Wednesday, June 4, 2014
This was no simple rural delivery.
Marg and Ron Guth of Hood River went on a mission in April to serve Navajo elders in Arizona, and children of the reservation.
They had the deeply moving experience in the remote location near the famous Canyon de Chelly cultural sites, helping deliver food, house goods and many other items — and books
Marg was a longtime librarian at Pine Grove and Parkdale Schools, and Ron was longtime chief financial officer for Providence Hood River Memorial Hospital.
Once a librarian, always a librarian: Before they left, Marg organized a book drive in Hood River for Arizona, and took the Hood River gifts to the Navajo youngsters.
Marg said that while the program is designed to deliver supplies twice a year to the elders over the age of 75 who live in remote locations and very primitive conditions, “where there are great-grandparents there are always kids.”
“I received so many responses to my letter asking for kids’ books that we ended up taking 15 big boxes of books with us, and came back with none. Most of these kids have never owned a book of their own, and it was like Christmas as they politely lined up to choose a few to take home with them,” she said in an email to supporters this month.
“They were so excited, and their families were very grateful for the gifts. I made sure to tell them about their friends in Hood River who had made this possible. I want the kind donors to know what a difference their donations made in the lives of these beautiful kids. Thank you for your generosity.”
We asked the Guths to tell us more about the experience and, as is always the case with Marg, she wrote from the heart:
We have been part of the Adopt-a-Native-Elder program for some time now. It was founded by Linda Myers out of Salt Lake City 28 years ago after she visited the Navajo reservation and saw a need for basic supplies among the oldest members of the Navajo Nation, and started meeting those needs as she could.
There are now over 500 elders served, from 75 to 105 years of age, who live in remote areas of the reservation in Arizona.
Our series of food runs (deliveries to central meeting sites in the remote areas of the reservation) were based out of Chinle, Ariz., where Canyon de Chelly is locate. This is a huge series of lush canyons in the desert, where there are many cliff dwellings from the Anasazi era.
Our first morning there we participated in a sunrise ceremony at the lip of the canyon, conducted by a Navajo medicine man. As we sat in a circle around a hide decorated with eagle feathers, he said a Navajo prayer as the sun rose over the far canyon wall. Then we each scattered a sacred offering of a handful of tobacco to the four directions, our cars were smudged with sweet sage to keep us safe, and we were on our way.
Few of the elders have running water or electricity, and most cook and heat by wood. While their living conditions are primitive by modern standards, they are intelligent, meticulously groomed, good family members, and proud of their heritage and craft skills. They dress in their finest jewelry and velvet skirts for the food run get-togethers, and are overjoyed to be with friends they have not seen for months.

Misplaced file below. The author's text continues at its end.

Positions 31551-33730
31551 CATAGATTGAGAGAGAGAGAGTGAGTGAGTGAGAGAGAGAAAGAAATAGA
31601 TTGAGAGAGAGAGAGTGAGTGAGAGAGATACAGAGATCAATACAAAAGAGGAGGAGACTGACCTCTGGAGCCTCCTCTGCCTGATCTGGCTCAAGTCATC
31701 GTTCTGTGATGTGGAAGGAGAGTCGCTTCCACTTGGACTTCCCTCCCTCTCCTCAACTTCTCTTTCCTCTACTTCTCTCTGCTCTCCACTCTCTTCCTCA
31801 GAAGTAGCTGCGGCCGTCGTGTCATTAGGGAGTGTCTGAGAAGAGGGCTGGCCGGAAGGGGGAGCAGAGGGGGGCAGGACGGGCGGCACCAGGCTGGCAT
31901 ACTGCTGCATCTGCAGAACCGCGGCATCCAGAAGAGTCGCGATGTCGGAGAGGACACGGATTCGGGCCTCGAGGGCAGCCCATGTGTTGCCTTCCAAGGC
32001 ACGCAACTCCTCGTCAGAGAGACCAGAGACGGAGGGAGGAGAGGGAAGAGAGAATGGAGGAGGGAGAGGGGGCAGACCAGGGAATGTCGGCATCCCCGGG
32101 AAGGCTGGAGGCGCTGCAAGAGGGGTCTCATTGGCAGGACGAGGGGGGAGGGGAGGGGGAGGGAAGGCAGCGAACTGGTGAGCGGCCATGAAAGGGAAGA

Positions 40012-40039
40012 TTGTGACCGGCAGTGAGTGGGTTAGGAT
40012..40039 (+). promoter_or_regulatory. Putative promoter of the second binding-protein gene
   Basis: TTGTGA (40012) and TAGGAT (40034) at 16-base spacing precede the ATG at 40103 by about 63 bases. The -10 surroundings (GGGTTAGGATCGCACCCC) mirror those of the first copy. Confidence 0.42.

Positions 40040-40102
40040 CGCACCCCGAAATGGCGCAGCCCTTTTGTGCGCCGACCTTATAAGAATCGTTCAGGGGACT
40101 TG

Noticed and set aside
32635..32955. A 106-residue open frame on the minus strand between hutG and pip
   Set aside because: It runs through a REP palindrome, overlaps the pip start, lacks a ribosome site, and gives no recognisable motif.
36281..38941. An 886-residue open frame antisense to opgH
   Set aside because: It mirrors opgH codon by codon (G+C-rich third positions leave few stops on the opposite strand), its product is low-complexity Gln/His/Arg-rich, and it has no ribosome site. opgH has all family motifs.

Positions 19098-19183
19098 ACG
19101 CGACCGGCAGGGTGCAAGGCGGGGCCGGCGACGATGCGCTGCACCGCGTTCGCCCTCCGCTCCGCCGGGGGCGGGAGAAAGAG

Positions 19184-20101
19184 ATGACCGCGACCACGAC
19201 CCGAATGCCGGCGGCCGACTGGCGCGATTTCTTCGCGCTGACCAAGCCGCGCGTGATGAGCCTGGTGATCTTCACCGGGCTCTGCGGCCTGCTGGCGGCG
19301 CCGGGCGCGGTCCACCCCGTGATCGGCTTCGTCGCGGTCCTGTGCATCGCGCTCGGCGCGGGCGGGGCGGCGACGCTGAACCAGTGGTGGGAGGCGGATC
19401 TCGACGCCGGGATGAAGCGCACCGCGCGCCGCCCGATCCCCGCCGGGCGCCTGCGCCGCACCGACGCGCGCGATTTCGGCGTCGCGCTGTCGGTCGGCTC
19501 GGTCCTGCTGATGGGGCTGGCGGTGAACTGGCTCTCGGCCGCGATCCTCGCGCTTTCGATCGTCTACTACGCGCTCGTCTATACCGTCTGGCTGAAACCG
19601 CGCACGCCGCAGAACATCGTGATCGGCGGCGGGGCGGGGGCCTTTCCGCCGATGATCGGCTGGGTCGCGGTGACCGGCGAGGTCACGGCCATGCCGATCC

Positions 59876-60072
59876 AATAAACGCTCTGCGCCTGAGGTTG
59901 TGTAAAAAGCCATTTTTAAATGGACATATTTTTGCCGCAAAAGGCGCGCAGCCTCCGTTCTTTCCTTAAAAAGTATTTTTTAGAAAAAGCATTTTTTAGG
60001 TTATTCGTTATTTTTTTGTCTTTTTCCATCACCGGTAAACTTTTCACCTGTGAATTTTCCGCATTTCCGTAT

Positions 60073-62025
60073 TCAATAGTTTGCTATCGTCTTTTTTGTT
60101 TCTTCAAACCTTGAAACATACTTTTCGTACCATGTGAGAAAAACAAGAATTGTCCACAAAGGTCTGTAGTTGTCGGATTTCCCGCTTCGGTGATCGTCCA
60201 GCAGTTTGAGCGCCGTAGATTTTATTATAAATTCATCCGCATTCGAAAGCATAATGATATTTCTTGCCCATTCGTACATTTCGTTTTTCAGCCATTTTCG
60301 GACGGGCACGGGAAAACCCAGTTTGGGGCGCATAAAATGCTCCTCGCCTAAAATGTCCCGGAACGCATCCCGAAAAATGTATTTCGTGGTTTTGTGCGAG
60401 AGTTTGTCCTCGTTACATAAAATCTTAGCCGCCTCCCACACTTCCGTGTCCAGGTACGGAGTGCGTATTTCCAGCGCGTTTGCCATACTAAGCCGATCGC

Most of the women are weavers of incredible rugs. They bring them to sell at the food runs, and most of the support staff come away with beautiful treasures to remember their experience.
The elders rely on their jewelry and weaving skills to support themselves. They do not qualify for welfare or Social Security, relying on a stipend of about $200 per month from the Bureau of Indian Affairs.
Although we saw rugs in tourist shops selling for many thousands of dollars, these people sell their wares for much less, based on what bills need paying at the time. They do not seem to operate by the idea of making a profit that we are so familiar with in modern society.
Most of the women spend all day long at their looms. Some had hands knotted and curled by arthritis, but even these hands produced works of art. The rugs were of many different designs, most of traditional patterns. Much of the yarn they use is supplied by Adopt-a-Native-Elder.
While most of the elders speak only Navajo, their gratitude and friendship was unmistakable as we served them lunch and distributed food boxes and small gift items of soaps, lotions, flashlights, etc. Although we could not communicate except through translators, they would gently take our hands in their gnarled, arthritic ones and embrace us as they would a member of their family.
Wherever families gather, there are always kids. When they heard that they would be receiving books from their friends in Hood River, they lined up eagerly and politely, waiting for my instructions.
Their surprise and happiness at finding they could pick several to keep were wonderful to see. Most of them have never had a book of their very own. There were many happy faces as they made their selections.
While we were glad to be able to make life a little easier for these wonderful people, we were filled up with the feeling of acceptance and friendship for which words were never necessary.
Some things that happen to you in life leave you changed forever for the better. We will never forget our experience.
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I Can't Keep Quiet singers at "Citizen Town Hall"
‘I can’t keep quiet,’ sing members of an impromptu choir in front of Hood River Middle School Saturday prior to the citizen town hall for questions to Rep. Greg Walden. The song addresses female empowerment generally and sexual violence implicitly, and gained prominence during the International Women’s Day events in January. The singers braved a sudden squall to finish their song and about 220 people gathered in HRMS auditorium, which will be the scene of the April 12 town hall with Rep. Greg Walden, at 3 p.m. Enlarge